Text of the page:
In the studio with Nick Ray
Jaz from the RepostExchange Team

How long have you been producing music and how did you learn? 

15 Years. Learned from experimentation. Started with digital 8-track recorders. Spent a lot of time writing and recording demos on a Boss BR-8. That taught me some fundamentals, then graduated to early versions of Pro Tools.

What DAW(s) do you use and why?

Logic Pro X. I love Logic! I feel like it is catered to songwriters. When it comes to building and writing a song from scratch it has a more intuitive interface in my opinion. The way it is laid all the way to editing and virtual instruments makes the creative process of songwriting more seamless and enhances the workflow.

What are your favourite pieces of gear and why?

My Apollo interface and Neumann TLM 103 mic. I choose my Apollo because the ADA converters are great! And my Neumann well it works great for my style of voice. I achieve great results running my Neumann through my Apollo interface. I’m able to achieve industry-standard type vocals with these two pieces of gear.

What are your favourite software plugins and why?

Too many to list here, but I will try and sum it up to a few. As far as software instruments, I will start with Output Arcade and Exhale. I love Arcade because after I build a skeleton track, I’m always looking for something to add as the touchings on top. Arcade has a vast library of unique samples and loops all the way from vocals, bass and synth elements that can add that extra production element you may be looking for.

Same with Exhale. Exhale is a vocal sample library that has tons of female and male vocal loops and samples to choose from. Shortly after Exhale was released, I started hearing tons of artists using their samples, specifically Justin Timberlake, he used some of their sounds on his "Man Of The Woods" record.

As far as mixing plugins, I use a lot of Waves, Soundtoys and UAD Plugins. To name a few Waves EMI TG12345 channel strip for my drum bus and vocal bus. The UA 1176 SE and LN Compressor/Limiter I almost use in every session mainly for vocals but can be used on other instruments as well. Soundtoys' Little Plate is another one of my favorites, great reverb plugin! I use this on an AUX track for snares, vocals etc.

How would you summarise your approach/workflow when creating a track?

Most of the time it starts with a drum loop or groove. But I have also started with a guitar lick or vocal melody. I mainly like to start with drums because to me is the foundation of your track, then I will build on it with a synth bass line or guitar lick. Then once I’ve established the meat potatoes of the track, I’ll start working on vocal melodies etc.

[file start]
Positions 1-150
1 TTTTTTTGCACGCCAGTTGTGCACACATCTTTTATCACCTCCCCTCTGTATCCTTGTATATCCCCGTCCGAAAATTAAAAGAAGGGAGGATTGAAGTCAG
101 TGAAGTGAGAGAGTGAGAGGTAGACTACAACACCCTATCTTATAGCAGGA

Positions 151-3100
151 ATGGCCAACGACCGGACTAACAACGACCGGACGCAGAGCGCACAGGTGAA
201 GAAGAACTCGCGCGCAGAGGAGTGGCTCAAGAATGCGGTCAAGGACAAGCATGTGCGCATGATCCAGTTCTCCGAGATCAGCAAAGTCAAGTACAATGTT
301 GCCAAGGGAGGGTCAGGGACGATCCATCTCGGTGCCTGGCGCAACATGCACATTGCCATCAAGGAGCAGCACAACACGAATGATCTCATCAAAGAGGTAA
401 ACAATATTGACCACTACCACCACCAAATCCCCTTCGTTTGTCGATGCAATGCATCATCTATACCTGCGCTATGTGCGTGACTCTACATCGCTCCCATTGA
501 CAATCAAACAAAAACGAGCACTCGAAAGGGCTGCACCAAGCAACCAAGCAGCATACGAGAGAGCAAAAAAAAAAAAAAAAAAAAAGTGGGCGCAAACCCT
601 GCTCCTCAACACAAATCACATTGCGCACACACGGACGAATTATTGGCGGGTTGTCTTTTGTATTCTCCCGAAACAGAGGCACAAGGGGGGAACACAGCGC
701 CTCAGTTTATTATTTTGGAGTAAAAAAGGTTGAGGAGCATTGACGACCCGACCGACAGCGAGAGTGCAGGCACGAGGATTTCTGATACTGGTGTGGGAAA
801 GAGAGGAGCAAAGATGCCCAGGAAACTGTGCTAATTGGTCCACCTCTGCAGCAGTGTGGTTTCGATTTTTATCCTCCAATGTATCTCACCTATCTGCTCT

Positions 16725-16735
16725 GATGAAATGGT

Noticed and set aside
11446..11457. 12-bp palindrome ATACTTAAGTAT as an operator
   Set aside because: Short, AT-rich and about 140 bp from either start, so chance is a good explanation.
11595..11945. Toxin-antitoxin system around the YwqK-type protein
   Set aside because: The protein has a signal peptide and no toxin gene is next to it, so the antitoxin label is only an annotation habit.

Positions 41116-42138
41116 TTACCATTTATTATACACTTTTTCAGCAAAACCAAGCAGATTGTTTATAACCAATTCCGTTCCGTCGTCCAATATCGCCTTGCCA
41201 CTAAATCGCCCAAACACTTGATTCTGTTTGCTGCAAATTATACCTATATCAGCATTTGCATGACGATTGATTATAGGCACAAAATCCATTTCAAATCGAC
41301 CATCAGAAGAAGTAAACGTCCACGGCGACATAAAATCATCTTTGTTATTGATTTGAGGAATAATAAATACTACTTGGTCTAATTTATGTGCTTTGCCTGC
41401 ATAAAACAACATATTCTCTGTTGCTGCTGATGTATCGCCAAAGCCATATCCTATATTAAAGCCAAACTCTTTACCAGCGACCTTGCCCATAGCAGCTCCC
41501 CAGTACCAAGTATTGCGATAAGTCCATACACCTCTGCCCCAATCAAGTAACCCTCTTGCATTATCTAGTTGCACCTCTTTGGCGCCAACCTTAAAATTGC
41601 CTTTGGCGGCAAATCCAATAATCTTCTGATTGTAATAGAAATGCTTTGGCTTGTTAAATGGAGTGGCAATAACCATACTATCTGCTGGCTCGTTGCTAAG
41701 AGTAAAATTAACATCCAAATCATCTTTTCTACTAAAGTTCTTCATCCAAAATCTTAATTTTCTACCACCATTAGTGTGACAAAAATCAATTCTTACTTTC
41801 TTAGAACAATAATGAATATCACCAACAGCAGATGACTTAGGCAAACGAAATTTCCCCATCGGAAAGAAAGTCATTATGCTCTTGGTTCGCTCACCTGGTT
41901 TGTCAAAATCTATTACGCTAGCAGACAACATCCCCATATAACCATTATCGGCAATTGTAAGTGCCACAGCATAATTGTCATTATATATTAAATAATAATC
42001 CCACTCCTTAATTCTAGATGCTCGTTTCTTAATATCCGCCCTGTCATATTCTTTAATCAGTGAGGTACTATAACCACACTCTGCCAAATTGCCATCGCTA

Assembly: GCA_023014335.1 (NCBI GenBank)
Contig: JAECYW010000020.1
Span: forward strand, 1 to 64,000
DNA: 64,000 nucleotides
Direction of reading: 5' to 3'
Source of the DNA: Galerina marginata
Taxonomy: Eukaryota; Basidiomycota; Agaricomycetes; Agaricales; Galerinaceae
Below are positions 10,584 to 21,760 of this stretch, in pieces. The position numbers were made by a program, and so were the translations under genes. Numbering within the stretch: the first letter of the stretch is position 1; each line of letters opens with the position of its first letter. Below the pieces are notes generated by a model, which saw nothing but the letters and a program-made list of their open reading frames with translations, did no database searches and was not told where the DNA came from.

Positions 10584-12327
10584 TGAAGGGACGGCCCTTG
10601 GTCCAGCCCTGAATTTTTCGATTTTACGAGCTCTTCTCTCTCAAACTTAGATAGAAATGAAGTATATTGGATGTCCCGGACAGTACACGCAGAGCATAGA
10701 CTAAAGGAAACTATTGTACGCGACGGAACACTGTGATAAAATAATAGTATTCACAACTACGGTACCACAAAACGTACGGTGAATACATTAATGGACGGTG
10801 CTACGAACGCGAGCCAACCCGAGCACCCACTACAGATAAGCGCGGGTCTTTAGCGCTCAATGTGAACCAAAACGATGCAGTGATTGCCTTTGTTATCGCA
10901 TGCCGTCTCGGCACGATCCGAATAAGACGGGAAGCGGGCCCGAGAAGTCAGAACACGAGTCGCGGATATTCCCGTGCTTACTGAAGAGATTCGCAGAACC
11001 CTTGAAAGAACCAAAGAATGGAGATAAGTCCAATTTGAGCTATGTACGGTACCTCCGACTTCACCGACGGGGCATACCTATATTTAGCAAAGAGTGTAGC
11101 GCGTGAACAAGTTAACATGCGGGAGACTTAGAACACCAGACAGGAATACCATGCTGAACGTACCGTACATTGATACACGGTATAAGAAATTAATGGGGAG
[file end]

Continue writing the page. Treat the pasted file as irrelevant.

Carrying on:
What resources do you use to improve your craft?

Yes, tons of tutorials on Youtube! I don’t have anything specific, but If I have a question on how to achieve a specific result, I’ll type that into Google and find videos on YouTube etc. One magazine I use often is Performer Magazine, they are always posting new product reviews on the latest gear arrivals.

What is the last YouTube tutorial you watched that you would recommend to other Re-Ex Members?

I recently just watched "How to Mix Rap Vocals” with Leslie Brathwaite on YouTube using Wavs Plugins. He showed some great insight on getting punchy sounding vocals, it was a big help for me.

What knowledge or advice do you wish you'd learned earlier?

The importance of picking your computer. I’ve learned over the years never cheat yourself by trying to save money on your computer. The computer is the heart of your studio. Always get the best. In the end, you will regret now spending the extra money to get the specs you need. This will have a direct impact on your workflow. For example, if you choose between the i5 and the i7 core processor always choose the i7. Same with RAM etc.

What challenges related to making music do you face and how do you overcome them?

For writers’ block, sometimes I’ll just take a break for a couple of days or weeks and come back and usually, I’m refreshed and new ideas start spawning. Other times I work for it. I’ll dig deep to look for new and inspiring ideas from old and new records. Try using new drum samples etc.

Can you share any killer tips or techniques?

An engineer friend of mine turned me on to parallel processing and compression...That has been a big game-changer for me... Works well on vocals and for mastering. There are tons of tutorials out there on YouTube about parallel compression.

Do you use any online tools to assist with the production process? 

Not so much. But there are companies out there like Soundbetter that can help with mixing. I am actually part of this platform. It is a service that provides mixing and mastering engineers from all over the world. There are also tools like eMastered and Landr that provide mastering services. If your mastering game isn’t the greatest yet, you can try this as an alternative.

Do you try and get feedback or suggestions to improve your music? If so, how?

Yes. Mainly from people with the musical taste I trust, Like a close friend or musician. Someone that can be as least biased as possible.

Which track are you most proud of and why?

I have a track that I recording in my home studio called "Won't Go There". I did all the recording at my home studio setup, then sent out to be mixed and mastered by a guy named Rick at Festivals Studios in Kenner, Louisiana. Unfortunately, the studio is no longer in business. I’m very proud of the mix quality of this track.

Has RepostExchange affected the way you make music? If so, how?

Not creatively, but it has had a great impact on how I share my music

Desert Island Gear (top 5 software or hardware)

Top L-R: Apollo interface, Macbook

Bottom L-R: Neumann mic, Logic Pro X, Taylor acoustic guitar

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This interview has been lightly edited for brevity and clarity.